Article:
The New Utility Customer: Higher Expectations, Higher Stakes
image credit: © Faithiecannoise | Dreamstime.com
- May 26, 2020 2:08 pm GMTMay 22, 2020 4:36 pm GMT
- 846 views
This item is part of the Special Issue - 2020-05 - Customer Care, click here for more
By Dan Lozie and Mike Smith
Utilities and their customers are at an inflection point. On the one hand, the challenges from a new competitive landscape, customer expectations, and cost pressures at times border on being overwhelming; add in the challenges with managing services for customers during the coronavirus crisis and this leaves many utilities if not collapsing, at least taking steps backwards on customer care. On the other hand, utilities now have the benefit of working in a data-rich environment, the likes of which they have never had before: smart meter data, online customer interaction, call center data, and social media are the sources of customer insight and engagement riches.
Being at this inflection point merits some perspectives on the role of leveraging this data-rich environment to enable utilities to simultaneously meet the operational and financial challenges they are confronting today, while improving the customer experience.
Industry analyst firm IDC projects that by 2022 55% of utilities will use a core digital platform to automate, optimize, and orchestrate assets, business processes, customers, and employees, thus improving efficiency and business outcomes. This is how the utilities need to be thinking and positioning their organizations in a world where the data will be just as valuable as the electrons. The following are some examples of how utility leaders can be focused on opportunities in this environment.
One immediate opportunity for utility leaders to leverage data is in the current crisis caused by the coronavirus. Most utilities have taken the position of ceasing all power shut-offs due to non-payment while we are in this crisis. This action, while bold and noble, begs questions around how to recover and account for this lost revenue in ways that that continue to consider the hardships of many of their customers. Using AI and data such as payment history, usage history, and demographic data, utilities can cluster and personalize individual payment plans, and tailor communications that cause the least amount of pain for their most challenges customers while also helping to return the utility’s financial picture to some semblance of normalcy in a shorter period of time.
A second area where this data can be a gold mine of insights is in how utilities manage customers during one of the most critical challenges for any utility: during an outage. Outage management systems have made significant leaps ahead over the last two decades, and now there is even more capability to manage outages through better communications and insights driven by customer data. One example is via social media where, for example, a large utility in the southern United States used social media data to track where the outages were most pronounced during widespread outages caused by an ice storm. This enables utility managers to send crews to areas of their service territory that were most impacted by the storm. With improved visibility on customer impacts, and better planning of work crews, the utilities can then also communicate more timely and accurate estimates to those affected via text messages and social media.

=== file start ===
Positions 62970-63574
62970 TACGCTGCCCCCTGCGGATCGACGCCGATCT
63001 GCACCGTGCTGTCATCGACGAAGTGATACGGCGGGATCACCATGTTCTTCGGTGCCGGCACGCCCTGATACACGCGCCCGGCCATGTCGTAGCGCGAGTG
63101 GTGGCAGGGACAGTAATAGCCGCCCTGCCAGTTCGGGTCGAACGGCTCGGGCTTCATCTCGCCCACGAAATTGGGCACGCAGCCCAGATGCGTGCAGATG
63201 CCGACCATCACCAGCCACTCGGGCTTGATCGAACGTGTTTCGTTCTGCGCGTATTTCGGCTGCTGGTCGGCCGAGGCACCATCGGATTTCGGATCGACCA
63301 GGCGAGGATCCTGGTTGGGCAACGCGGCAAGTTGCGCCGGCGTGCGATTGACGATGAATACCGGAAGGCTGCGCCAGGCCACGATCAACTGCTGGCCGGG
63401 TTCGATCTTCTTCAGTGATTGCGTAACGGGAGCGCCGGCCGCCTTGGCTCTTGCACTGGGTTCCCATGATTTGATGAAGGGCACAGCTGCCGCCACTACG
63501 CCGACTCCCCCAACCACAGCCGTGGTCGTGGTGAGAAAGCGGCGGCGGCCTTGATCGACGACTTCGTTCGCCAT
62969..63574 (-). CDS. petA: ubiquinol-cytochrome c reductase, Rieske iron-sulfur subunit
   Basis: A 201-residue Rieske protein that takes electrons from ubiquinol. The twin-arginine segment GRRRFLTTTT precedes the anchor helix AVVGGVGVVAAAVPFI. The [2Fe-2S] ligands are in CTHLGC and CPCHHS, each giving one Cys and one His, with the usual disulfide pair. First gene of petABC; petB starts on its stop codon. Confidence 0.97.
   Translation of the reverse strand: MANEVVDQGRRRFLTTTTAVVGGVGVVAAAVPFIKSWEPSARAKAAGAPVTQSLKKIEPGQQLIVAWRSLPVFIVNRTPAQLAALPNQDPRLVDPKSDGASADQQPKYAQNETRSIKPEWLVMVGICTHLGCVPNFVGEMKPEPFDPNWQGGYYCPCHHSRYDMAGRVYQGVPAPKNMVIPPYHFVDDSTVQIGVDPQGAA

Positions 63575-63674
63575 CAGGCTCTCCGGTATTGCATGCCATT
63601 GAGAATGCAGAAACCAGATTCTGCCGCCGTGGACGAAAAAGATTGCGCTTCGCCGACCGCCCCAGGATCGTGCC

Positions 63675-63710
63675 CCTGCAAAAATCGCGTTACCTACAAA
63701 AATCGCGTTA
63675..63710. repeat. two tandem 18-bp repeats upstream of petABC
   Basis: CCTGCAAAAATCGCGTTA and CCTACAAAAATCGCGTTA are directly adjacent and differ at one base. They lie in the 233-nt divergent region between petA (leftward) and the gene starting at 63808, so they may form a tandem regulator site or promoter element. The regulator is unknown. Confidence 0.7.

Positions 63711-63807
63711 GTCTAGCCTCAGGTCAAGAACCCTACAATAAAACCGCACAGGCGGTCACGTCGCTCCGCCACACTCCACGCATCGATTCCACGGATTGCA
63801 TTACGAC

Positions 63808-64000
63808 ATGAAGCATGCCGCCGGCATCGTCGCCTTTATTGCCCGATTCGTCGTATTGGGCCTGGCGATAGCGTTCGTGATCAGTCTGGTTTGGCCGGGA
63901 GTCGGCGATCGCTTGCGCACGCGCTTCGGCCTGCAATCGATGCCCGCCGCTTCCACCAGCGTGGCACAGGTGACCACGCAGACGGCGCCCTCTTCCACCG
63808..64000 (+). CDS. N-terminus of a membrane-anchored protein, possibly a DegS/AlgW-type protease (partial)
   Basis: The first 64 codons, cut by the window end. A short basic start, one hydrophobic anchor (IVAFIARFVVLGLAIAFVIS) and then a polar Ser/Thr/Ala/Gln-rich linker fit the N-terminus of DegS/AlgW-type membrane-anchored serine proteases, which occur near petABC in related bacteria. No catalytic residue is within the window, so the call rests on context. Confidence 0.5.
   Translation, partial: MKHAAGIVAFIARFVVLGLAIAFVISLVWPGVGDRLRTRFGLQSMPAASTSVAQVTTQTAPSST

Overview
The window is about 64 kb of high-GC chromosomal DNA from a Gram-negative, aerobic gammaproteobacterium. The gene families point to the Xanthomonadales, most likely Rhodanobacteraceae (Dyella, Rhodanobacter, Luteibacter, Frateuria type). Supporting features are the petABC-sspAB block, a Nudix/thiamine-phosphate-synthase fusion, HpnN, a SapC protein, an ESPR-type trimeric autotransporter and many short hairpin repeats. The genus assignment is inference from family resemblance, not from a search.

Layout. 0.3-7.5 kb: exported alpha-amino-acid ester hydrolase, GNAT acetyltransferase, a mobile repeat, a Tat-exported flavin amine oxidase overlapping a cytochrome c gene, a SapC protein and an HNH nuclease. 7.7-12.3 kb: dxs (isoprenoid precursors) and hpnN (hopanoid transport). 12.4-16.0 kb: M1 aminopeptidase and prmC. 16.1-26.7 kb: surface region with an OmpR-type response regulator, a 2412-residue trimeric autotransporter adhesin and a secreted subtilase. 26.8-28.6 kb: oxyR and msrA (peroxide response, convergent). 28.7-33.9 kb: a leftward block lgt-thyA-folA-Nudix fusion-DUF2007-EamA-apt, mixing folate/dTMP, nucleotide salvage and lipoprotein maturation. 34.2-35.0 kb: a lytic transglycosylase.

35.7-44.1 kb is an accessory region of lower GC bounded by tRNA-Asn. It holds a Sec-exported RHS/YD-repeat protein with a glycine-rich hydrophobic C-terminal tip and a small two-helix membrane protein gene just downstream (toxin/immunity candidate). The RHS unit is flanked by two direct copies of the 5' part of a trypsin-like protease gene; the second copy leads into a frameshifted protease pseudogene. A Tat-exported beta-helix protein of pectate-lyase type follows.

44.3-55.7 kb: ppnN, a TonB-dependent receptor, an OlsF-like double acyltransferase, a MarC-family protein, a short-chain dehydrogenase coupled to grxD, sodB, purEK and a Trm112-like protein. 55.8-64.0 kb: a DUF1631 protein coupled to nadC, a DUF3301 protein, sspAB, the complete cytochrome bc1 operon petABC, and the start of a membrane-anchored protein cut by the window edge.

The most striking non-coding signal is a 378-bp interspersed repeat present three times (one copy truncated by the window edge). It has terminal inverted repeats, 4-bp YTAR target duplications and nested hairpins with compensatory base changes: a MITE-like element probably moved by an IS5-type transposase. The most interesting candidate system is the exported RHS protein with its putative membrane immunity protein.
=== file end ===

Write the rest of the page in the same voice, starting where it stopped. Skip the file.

Utilities are also using social media and customer interaction data from online and call center sources to measure and improve customer sentiment. For instance ,text analytics and sentiment analysis can provide insights around customer reactions to changes in service, new policies, or rate changes.
One final area for consideration is with the introduction of time-of-use rates. At the heart of the “TOU” rate challenge for customers is behavior modification. Leveraging usage and billing data, utility customer engagement leaders can tailor a variety of product and service offerings to meet customer needs as they learn to smooth the transition to the TOU world. Taking this concept a step further, many utilities now have online storefronts where customers can order products like smart thermostats, efficient lighting, advanced power strips, and even EV chargers.
The availability of customer data demonstrates how utilities can become “part of the solution” for their customers as opposed to being something that is only thought about in a negative light – paying their bills or experiencing an outage. Indeed, data and analytics might very well be the bridge to utilities being viewed as the “trusted energy advisor“. Applying analytics, machine learning, and AI to the wealth of data utilities now possess can provide the personalized customer care that customers expect, while improving the ability for utilities to weather the current hardships and come out of this as more resilient organizations.
Note: Dan Lozie is a Senior Technical Account Manager at SAS; he can be reached at firstname.lastname@example.org. Mike Smith is a Principal Industry Marketing Manger at SAS and can be reached at email@example.com.